After chatting away for a bit on the serendipity of him actually having managed to find me at the right place and time, it was time to be on my way again. We, being Dad and I, set off in the sunshine. I tried to persuade Dad that he’d love to cycle up Burrington Combe with me but he was having none of it, dagnamit. Can’t say as I blame him though! Along the way we bumped into a familiar face also out enjoying the sunshine, who joined us for a bit before heading for home – hello again Rob! Actually I think he was less enjoying the sunshine, more indulging in a bit of hero worship, as he’d actually managed to ride with the great man for a bit whilst on his meanderings. Which is more than I did! All too soon Dad was turning left, and I was heading for the hills. Can you see the clouds gathering?
Time to engage crawler gear and go up. Here’s Burrington Combe in photos. I had to do something to pass the time, right? It’s a climb I quite like, and it is what it is – a long steady climb that goes on for quite a while.
By the time I reached the top, which is a considerable slog after the second cattle grid, it was raining again. In less of a shower sense, and more like proper rain. Delightful. There is nowhere I’d rather be in the rain and blustery wind than the exposed top of the Mendips. Not. But at least it was all familiar territory. It may have been miserable, but that’s a lot easier to deal with when you know that the misery is finite, and you know what’s coming up.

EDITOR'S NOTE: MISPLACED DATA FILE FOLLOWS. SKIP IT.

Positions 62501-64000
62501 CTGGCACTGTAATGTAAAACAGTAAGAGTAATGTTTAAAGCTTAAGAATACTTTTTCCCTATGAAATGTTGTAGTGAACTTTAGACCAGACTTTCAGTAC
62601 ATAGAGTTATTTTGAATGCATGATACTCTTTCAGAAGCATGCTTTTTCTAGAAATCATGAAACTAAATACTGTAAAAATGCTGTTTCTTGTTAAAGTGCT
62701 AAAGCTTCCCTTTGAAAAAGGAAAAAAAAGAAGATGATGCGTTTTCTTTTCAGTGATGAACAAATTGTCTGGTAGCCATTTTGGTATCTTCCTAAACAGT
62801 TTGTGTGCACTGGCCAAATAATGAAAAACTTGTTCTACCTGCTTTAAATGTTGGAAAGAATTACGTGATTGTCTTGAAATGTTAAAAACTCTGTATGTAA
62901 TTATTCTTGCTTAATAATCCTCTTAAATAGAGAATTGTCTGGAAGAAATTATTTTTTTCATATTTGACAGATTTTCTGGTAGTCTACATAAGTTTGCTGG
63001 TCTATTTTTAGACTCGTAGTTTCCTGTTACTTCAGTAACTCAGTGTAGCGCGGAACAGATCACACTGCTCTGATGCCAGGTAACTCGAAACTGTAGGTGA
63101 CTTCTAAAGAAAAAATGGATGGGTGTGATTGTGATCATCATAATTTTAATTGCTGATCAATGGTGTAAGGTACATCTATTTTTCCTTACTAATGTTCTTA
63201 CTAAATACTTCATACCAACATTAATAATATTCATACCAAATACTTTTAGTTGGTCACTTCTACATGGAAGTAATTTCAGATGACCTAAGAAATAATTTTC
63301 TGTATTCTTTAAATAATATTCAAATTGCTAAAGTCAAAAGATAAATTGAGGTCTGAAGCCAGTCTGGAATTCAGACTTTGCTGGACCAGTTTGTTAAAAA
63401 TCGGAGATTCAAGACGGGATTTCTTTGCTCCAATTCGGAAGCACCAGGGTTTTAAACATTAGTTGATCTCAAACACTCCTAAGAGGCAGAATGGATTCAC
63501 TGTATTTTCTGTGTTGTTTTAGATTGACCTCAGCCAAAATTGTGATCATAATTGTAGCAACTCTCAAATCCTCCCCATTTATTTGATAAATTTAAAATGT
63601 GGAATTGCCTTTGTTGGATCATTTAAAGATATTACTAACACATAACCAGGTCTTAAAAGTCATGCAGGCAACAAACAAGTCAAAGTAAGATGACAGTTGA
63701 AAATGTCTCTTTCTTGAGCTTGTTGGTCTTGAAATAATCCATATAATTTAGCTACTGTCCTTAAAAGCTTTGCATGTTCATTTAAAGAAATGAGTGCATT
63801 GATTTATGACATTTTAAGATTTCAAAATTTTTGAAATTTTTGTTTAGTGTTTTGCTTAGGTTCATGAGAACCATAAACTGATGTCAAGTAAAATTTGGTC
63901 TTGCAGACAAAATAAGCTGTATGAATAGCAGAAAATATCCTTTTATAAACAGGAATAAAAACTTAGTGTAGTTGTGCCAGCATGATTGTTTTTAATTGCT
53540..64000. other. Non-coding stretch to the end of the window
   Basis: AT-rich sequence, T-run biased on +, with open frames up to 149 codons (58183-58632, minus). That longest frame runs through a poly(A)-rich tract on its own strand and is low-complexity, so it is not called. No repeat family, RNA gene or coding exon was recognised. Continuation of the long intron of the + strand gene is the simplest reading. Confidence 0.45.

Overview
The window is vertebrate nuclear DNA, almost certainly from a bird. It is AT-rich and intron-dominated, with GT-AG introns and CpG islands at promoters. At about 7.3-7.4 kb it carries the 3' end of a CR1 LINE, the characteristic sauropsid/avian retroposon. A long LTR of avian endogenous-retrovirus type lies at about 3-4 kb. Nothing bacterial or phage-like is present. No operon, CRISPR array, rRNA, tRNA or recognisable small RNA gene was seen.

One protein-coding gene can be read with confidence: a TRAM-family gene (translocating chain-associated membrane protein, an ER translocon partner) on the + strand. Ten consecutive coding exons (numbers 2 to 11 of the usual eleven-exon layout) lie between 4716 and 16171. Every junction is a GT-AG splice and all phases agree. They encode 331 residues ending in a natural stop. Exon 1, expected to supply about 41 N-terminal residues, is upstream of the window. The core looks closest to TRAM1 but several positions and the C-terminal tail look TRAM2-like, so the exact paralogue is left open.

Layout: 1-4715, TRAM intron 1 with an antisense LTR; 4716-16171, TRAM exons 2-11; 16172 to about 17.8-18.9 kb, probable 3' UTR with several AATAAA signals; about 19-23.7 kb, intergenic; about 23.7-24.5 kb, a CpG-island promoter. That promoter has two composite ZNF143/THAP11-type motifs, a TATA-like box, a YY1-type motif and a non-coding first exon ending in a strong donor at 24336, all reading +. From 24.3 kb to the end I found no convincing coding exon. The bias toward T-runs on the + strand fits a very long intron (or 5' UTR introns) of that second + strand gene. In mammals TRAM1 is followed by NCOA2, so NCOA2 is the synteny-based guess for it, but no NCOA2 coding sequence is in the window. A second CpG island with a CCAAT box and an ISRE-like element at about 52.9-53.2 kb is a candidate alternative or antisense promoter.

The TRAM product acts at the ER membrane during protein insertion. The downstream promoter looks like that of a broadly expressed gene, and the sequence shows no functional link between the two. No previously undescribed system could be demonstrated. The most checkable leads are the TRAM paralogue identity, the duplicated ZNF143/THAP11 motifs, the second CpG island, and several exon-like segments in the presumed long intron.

As I turned right towards Charterhouse, I caught, or was allowed to catch, another couple of riders. They weren’t doing the ride but thought that they’d like to help someone who was, and would I like to suck a wheel for a few miles? How cool is that? And would it be ok if I bite your hand off now and accept? 😉 Nice guys! 🙂 We had a bit of a chat, although even though they were helping me out, it was still pretty hard keeping up…and they were making it look easy, so not that much chatting was actually possible, what with the whole need to breathe thing! That lumpy gravelly muddy section over to Tynings Farm can be surprisingly sapping, especially in lousy weather. And this was lousy weather. Too wet for photographs for sure. We parted company when we reached the t-junction at the now defunct Lillypool café, and I turned left to go up. But at least I knew what was coming….the descent of Shipham Hill :). Oh yes. Now that I earned *grin*. And I loved it – all the way to the bottom of a by now properly wet Cheddar Gorge.